Channel 5’s spiral into debt hell

Channel 5’s My Spiral Into Debt Hell was a fair explanation of four debtors, but at the heart of the programme lies a big wrongness.


I watched Channel 5’s My Spiral into Debt Hell last night not only because one of the people featured (Candice) is a customer of ours with an Individual Voluntary Arrangement (IVA), but because I wanted to understand the angle the programme would take.

Bluntly, I was concerned after last week’s The Big ‘Can’t Pay’ Debt Debate: Live on Channel 5 which featured some of the same people, that it might be similarly hectoring and condemnatory of a problem that affects nearly 10 million people of whom less than one in do anything about it.

It wasn’t. It was a straightforward, fair exploration of the situations of four people. It showed the consequences of falling into the hands of a loan shark and showed the devastating consequences of gambling addiction.

The programme also showed the results of stupidly ignoring your debt situation and doing absolutely nothing. And, in the case of our Candice, it showed the consequences of inexperience and fear.

But at the heart of this programme lies a big wrongness.

They were not your typical debtors

These people were not, with the possible exception of Candice, typical debtors. Typical debtors get into debt knowing they can afford to repay. Typical debtors begin to struggle not because they shop until they drop but because their life changes.

They suffer a period of illness, unemployment or their overtime is stopped, or they have a child, or a government comes along and imposes a bedroom tax.

Typical debtors carry on struggling because they think things will get better. Sadly, this is rarely true and often their first big mistake.

People in debt they can’t cope with should get advice the moment they realise this. 80% don’t.

And, after last night, fewer still will feel inclined to do so. People want the respect of their friends and neighbours. Last night and last week I closely followed the Twitter streams generated by these programmes. Tweeters were dissing debtors and accusing them of stupidity or worse in 140 characters or less.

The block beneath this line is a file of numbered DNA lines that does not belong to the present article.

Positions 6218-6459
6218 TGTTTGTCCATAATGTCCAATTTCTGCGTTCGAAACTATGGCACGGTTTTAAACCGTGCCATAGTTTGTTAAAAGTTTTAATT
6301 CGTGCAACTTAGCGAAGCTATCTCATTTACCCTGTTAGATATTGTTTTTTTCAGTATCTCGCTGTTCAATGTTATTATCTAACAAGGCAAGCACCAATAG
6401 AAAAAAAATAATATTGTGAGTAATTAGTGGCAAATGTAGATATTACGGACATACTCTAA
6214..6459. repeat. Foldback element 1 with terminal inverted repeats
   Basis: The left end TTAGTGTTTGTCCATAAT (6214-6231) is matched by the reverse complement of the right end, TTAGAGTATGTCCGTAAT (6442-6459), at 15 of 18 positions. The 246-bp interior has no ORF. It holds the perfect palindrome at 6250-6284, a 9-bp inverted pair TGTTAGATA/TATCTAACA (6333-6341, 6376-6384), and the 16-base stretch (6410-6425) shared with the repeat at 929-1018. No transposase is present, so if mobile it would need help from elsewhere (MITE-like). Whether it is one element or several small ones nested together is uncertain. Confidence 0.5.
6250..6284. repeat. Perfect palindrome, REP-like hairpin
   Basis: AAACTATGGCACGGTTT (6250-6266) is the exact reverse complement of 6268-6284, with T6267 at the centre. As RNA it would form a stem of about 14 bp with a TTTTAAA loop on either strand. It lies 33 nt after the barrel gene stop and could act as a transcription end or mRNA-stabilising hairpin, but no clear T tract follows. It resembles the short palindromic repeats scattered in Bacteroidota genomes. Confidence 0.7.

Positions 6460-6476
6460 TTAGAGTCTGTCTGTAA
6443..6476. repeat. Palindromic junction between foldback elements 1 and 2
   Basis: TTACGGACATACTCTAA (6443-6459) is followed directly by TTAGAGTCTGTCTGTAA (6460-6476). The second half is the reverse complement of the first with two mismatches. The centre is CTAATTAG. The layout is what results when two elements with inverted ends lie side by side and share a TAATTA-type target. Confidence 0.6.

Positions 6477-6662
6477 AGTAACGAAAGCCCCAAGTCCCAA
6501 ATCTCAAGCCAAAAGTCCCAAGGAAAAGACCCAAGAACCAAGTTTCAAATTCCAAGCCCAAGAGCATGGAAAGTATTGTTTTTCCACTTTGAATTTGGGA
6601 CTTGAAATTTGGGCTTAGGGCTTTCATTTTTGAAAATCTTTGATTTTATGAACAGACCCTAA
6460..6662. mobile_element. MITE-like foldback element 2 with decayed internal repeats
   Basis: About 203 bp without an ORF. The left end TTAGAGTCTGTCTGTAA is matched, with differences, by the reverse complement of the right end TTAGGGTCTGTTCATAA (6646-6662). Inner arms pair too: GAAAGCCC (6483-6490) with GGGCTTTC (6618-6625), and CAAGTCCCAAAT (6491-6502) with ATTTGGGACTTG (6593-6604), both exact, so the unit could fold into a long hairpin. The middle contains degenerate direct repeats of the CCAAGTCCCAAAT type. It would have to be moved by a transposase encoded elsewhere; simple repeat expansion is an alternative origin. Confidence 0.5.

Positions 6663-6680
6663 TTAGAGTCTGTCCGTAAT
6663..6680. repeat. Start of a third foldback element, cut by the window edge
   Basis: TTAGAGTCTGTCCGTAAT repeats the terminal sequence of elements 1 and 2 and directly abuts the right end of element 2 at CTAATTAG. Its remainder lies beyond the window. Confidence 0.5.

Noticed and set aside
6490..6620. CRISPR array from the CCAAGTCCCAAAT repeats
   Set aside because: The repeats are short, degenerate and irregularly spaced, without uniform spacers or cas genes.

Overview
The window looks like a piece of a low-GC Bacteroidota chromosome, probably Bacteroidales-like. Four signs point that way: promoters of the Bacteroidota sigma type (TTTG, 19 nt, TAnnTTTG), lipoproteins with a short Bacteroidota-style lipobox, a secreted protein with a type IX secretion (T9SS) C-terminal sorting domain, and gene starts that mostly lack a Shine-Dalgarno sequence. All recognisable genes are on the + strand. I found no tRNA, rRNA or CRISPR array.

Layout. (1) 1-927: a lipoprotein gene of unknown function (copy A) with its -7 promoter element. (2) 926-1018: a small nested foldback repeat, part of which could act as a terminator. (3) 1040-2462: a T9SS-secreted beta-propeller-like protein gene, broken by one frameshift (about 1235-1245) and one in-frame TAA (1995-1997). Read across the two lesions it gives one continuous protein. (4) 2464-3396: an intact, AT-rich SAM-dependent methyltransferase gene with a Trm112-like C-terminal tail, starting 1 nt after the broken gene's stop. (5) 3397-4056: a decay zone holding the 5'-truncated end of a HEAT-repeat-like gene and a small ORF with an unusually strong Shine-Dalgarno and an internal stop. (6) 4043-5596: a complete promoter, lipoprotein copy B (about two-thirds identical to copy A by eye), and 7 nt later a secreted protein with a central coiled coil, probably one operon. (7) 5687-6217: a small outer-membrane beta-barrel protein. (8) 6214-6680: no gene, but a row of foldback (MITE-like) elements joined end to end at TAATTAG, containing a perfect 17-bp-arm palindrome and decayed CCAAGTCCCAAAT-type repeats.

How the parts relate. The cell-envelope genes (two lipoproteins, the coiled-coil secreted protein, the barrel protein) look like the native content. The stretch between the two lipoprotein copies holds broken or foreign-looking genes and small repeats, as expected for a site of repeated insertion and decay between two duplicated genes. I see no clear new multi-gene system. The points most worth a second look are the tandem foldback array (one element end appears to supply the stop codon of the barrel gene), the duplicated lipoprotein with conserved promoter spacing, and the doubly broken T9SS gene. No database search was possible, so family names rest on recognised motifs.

It’s not Channel 5’s fault

All they were trying to do was produce good telly. Which they did – by pandering to the general scorn in which the indebted are held by the rest of us.

Well, reader, I’ve been in debt and, if you haven’t then it’s a pretty good chance that you, or someone you know will be at some point. If we can’t do something about this social stigma then I doubt we will do much to reduce  the majority who sit on their hands and do nothing.

It was good to see entrepreneur Peter Jones from Dragons’ Den joining the conversation and referring to loosing everything at 28 after being questioned about whether he had been in debt.

Candice’s escape from debt hell

As for Candice, she is rather a special case. She decided to do something and she is now in a solution, an IVA, that freezes her interest and charges and will write off debt if she makes all the payments.

The fees are industry standard and, if Candice makes all the payments, the fees are effectively paid by the creditors. She’s special because, up until a couple of years ago only people with a large amount of debt and a biggish surplus income could get an IVA. That’s not true any more.

IVAs are now the most used personal insolvency solution in England and Wales and available to almost anyone at almost any level of debt. They are fair to debtor and creditor. Candice is one of the first of a new generation to use this route to climb back out of debt hell.

Have your say on the debt debate

What did you think of Channel 5’s handling of the debt debate? Has it inspired you to deal with your debts? Please share your views below in the comments or join me on Twitter @Andrew_F_Smith" href="" target="_blank">@Andrew_F_Smith.

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